5. Prioritize Design Efforts
The fifth element of an effective website strategy is to know, as the image above shows, common design priorities are often the Home Page first, then Category pages, Forms, with Landing Pages as a last thought.
The winning website design effort for better lead generating, higher-converting websites lies in placing the most efforts in what makes the cash register ring! The checkout page. Actually, it’s the confirmation page that ensures the purchase. You get the idea. Please note that the checkout page is most important in eCommerce sites. For industries that don’t sell products online, the landing page is the top priority.
The Landing Page
A landing page is a page on your site that is designed to convert visitors into leads. It is different from other pages on your website in that it follows both of these criteria: It has a form that allows you to capture a visitor’s information in exchange for the desired offer.
Place time, money, and effort on each landing page for a winning website design. One landing page for every product you sell. Additionally, one Landing page for every service you sell. Tap here for details of the Ingredients of what makes a successful Landing Page.
The Detail Page
A product detail page is a web page that provides information on a specific product. A good product page includes a descriptive product name, has quality images with the option to enlarge the view, offer clear product options, such as color or quantity, size, color, price, shipping information, reviews, and an easy way to select options, and show product availability. Don’t forget to tell them how they can purchase the product from you.
The Category Page
The Category page is basically the bridge between your homepage and your product pages. After your homepage, the category page is the next most important step in your funnel. This is the part where you help narrow down options for people and guide them to their desired product page so they make a purchase.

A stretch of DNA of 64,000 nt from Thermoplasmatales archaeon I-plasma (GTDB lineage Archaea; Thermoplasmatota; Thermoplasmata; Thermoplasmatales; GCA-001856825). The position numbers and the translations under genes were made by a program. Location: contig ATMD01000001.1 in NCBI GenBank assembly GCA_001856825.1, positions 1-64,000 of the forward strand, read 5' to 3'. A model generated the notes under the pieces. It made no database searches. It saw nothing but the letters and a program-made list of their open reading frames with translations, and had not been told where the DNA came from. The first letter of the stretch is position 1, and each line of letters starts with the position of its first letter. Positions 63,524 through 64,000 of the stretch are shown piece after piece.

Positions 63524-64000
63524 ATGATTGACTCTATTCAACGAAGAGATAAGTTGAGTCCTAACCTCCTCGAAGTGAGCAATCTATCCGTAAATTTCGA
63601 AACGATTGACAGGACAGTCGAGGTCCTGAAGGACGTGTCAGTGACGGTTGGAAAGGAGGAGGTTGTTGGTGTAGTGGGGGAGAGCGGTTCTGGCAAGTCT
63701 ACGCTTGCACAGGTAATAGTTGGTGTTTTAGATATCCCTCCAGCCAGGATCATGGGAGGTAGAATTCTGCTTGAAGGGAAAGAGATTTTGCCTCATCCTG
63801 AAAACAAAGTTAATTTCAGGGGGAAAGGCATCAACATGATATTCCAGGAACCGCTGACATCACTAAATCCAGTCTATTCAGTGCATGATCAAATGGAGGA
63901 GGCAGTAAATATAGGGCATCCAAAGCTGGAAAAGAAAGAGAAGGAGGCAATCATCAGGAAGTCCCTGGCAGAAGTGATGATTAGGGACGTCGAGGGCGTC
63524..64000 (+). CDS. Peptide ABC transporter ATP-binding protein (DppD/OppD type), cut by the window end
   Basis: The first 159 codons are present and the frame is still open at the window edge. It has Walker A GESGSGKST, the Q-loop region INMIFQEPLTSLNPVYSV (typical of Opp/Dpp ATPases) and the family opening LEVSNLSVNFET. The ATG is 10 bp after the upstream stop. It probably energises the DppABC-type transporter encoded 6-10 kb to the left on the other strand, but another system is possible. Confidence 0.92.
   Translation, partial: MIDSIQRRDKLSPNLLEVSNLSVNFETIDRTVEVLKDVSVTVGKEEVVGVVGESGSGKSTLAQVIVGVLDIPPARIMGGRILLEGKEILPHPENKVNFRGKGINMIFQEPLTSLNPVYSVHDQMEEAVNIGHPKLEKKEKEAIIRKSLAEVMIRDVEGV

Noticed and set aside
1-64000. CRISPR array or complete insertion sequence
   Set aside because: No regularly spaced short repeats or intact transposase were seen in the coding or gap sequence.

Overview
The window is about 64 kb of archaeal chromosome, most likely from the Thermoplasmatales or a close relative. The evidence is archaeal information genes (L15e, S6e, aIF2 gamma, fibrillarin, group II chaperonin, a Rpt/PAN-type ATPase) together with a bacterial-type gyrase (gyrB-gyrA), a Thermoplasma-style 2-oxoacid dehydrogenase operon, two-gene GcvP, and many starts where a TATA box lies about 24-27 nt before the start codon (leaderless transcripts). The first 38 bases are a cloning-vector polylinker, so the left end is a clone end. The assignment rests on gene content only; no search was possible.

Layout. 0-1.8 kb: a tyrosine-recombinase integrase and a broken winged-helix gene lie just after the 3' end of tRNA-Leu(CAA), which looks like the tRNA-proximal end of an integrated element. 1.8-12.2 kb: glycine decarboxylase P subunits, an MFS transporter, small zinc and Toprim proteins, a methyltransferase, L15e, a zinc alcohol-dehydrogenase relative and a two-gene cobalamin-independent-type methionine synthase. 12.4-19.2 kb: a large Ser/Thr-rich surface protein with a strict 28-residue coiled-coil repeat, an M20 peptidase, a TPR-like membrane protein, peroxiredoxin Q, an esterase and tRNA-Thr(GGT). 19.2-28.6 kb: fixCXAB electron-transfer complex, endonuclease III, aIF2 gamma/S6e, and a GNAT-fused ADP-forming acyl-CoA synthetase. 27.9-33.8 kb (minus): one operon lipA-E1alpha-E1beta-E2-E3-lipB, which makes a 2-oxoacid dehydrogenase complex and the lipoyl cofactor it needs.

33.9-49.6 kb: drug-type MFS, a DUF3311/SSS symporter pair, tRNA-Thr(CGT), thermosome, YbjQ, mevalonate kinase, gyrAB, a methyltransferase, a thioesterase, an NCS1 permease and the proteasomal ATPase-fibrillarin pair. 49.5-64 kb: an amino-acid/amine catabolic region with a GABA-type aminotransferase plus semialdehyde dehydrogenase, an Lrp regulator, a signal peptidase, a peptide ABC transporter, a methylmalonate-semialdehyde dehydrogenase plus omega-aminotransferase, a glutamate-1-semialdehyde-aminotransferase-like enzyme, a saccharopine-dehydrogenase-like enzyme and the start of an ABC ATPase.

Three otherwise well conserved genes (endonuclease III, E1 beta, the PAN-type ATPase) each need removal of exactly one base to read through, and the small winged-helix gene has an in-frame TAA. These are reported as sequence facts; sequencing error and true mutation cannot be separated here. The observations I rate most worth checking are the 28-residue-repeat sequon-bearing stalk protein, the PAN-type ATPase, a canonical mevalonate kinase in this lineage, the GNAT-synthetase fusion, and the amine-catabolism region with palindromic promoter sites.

The Home Page
The home page is the table of contents of your website. It tells the entire story of your business and all the solutions your business provides. There’s so much information here. That’s why it’s important that all your advertising that directs traffic to your website should NOT be directed to the home page. Each of your paid ads goes to the landing page that speaks to one particular product. Otherwise, it is too confusing for the visitor.
6. Measure the Right Metrics
The sixth element of an effective website strategy is to know the
5 Metrics That DON”T Matter
- Time on Site
- Average Page Views.
- Focus groups.
12 Metrics That DO Matter
Every Industry has Average Conversion rates.
|Business Metrics||Site Metrics||User Metrics|
|Revenue||Conversion rate||User Testing Results|
|Transactions||Most Visited Pages||Satisfaction Survey Trends|
|Profit||Time on Site||Focus Group Feedback|
|Gross Margin||Traffic||Customer Support Inquiries|
|Selling Products or Services Online||Revenue, Profit, Conversion Rate, Average Order Value, Average cost per conversion|
|Lead Generation Sites||Lead Volume, Conversion Rate, Revenue originating from web leads, Cost Per Lead, Revenue Per Visit.|
|Ad-based content sites||Revenue, Profit, Average Page Views Per Visit, Average Cost Per Visit, Average Revenue Per Visit.|
7. Create, Measure, Learn
The seventh element of an effective website strategy is to know that Your website is never “done”. Think of it as a long term initiative. Technology is always changing. Competitive environments always changing. User expectations are continuously evolving.